Blessed… But What About Zebedee

As Jesus walked alongside the Galilee Sea, he saw two brothers, Simon, who is called Peter, and Andrew, throwing fishing nets into the sea, because they were fishermen. “Come, follow me,” he said, “and I’ll show you how to fish for people.” Right away, they left their nets and followed him. Continuing on, he saw another set of brothers, James the son of Zebedee and his brother John. They were in a boat with Zebedee their father repairing their nets. Jesus called them and immediately they left the boat and their father and followed him (Matthew 4:18-22, Common English Bible).

Until I read this lesson in preparing for this post I had never given much thought to Zebedee, the father of James and John. Losing his primary help, his two sons, had to be a crushing blow to his fishing business. Imagine losing two-thirds of your working ability. Beyond that, Zebedee was not a young man. He had two grown sons. By New Testament standards, that would mean Zebedee was not a young man. His ability to put in a hard day’s work fishing would be severely limited. At best his income would be less. Probably less desirable, he might have been forced into retirement, unable to do the work by himself and unable to afford the cost of hiring additional labor.

That really isn’t what I was thinking about with this story. No where in this reading, or any of the other Gospel accounts does Jesus invite Zebedee to join them on this new adventure. Did Jesus not think he would be a good disciple? Did James and John not want their father tagging along? Was Zebedee too old? Or, is this a case where all Jesus’ words were not recorded by the Gospel writers?

My personal thought is the latter. It makes since that none of the Gospel writers would write down everything that was said and everything that happened over Jesus’ three year ministry. I just can’t see Jesus leaving someone behind who really wanted to go and yet, Matthew’s Gospel, in our lesson for today, clearly says, “…they left the boat and their father and followed him.”

Here is the thing. No matter what we do, there will always be someone who chooses not to follow in the way of Jesus. It is unfortunate, but it is also reality. We share. We do what we can. But, in the end, we must respond to the call that Jesus makes on our lives. It may mean we have to walk away.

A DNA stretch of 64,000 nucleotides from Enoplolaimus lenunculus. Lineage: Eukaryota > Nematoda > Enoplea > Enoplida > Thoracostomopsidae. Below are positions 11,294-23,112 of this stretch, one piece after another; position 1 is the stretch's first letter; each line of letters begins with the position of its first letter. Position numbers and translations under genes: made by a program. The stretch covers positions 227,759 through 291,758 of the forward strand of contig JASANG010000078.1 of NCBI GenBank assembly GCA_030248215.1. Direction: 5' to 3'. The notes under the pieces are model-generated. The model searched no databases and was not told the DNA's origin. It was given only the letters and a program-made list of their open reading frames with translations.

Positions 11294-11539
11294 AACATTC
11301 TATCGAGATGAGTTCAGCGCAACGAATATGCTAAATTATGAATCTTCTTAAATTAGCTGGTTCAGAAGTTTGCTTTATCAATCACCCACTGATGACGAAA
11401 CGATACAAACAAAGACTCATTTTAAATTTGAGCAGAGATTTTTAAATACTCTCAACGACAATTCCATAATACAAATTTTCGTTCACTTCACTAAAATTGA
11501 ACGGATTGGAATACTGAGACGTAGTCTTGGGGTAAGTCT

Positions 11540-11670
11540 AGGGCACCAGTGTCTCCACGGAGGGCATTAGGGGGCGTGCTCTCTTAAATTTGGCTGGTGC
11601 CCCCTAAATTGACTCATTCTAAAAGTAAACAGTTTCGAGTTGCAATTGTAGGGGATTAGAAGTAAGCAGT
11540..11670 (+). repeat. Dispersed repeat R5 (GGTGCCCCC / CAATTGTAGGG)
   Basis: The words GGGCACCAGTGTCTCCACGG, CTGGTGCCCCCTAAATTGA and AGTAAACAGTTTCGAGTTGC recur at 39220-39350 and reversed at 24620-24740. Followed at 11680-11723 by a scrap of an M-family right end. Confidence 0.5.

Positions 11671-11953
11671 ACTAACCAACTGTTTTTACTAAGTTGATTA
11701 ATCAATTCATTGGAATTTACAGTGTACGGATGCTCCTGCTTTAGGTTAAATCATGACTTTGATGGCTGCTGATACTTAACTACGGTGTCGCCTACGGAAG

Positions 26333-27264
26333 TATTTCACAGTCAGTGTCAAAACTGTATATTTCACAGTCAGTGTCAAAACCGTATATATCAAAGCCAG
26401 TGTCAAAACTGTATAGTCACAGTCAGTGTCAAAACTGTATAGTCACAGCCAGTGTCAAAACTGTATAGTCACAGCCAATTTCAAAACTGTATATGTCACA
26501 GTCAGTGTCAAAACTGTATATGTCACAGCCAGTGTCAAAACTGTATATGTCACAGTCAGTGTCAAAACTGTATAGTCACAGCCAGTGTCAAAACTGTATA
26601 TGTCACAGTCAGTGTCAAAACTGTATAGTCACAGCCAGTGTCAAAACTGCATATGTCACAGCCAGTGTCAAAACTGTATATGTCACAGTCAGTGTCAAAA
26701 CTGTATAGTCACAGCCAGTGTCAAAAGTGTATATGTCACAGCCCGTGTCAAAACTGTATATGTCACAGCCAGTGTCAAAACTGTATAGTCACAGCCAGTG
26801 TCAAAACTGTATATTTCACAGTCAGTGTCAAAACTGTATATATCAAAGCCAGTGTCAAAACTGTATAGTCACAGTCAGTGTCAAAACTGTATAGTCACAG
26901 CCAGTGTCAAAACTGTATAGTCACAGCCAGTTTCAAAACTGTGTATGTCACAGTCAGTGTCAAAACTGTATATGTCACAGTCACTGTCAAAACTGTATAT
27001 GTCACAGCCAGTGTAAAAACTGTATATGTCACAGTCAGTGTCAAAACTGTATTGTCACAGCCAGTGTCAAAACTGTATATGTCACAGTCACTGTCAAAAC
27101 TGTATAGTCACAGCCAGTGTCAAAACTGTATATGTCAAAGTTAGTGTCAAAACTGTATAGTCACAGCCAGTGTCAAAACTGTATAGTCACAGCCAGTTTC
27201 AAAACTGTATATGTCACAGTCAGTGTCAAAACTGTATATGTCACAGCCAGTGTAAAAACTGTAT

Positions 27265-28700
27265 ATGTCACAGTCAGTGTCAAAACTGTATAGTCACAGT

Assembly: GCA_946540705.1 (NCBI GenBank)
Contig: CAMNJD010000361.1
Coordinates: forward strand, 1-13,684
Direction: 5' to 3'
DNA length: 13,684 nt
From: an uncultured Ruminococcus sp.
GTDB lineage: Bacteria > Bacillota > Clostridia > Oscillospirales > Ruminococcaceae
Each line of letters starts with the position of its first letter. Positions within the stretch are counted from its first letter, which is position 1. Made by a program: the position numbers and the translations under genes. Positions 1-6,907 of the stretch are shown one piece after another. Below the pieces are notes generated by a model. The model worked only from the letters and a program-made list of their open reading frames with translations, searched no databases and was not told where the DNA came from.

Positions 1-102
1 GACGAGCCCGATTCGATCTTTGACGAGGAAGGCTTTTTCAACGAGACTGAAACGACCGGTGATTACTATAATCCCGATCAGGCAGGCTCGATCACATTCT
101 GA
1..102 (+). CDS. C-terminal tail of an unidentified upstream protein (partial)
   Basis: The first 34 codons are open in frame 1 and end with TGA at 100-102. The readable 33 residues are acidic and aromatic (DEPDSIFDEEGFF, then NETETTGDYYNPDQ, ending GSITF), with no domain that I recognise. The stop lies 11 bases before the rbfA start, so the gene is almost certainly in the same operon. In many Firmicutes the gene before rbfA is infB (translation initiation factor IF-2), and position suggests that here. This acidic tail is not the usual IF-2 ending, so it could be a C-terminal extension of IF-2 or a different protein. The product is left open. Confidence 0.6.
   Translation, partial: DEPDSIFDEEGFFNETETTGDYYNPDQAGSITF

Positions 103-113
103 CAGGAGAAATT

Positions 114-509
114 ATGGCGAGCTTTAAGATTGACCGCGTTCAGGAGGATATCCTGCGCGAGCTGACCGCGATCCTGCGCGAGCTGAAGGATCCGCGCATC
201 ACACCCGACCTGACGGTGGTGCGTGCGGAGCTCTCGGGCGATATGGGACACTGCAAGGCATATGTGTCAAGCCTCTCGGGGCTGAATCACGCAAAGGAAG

Though the text doesn’t say this either, I would like to think that James and John maintained contact with their father. I would hope they kept going back and telling him all they saw occur and Jesus’ hand. Then, when the time was right, Zebedee decided to follow Jesus too.

As I see the story playing out in my mind’s eye, Jesus comes and challenges the family to follow him. James and John respond positively but Zebedee stays behind, perhaps even begging his sons to stay with him, he needed them. They recognized their call and walked away to follow Jesus. As time passed, when Jesus and the disciples were at their base of operations in Capernaum they went back to visit their father. He listened as they told him about Jesus turning water into wine. He heard the story of Peter walking on the water. He learned of the many Jesus healed. And in the end, Zebedee accepted the faith and joined into the work his sons had previously accepted.

I realize this isn’t in the story. It is an idea that is purely from my head. But, my understanding is also based on personal experience. When I experienced my call to ministry, my father thought I had lost my mind. I know he did because he told me so. As time went on, however, my Dad came to realize ministry was where I was supposed to be. My dad accepted my call and I believe his acceptance also strengthened his own faith.

When Jesus calls, it makes a difference.

Have a blessed day in the Lord.

Joy and Peace,
Keith

Copyright 2017, J. Keith Broyles, All Rights Reserved

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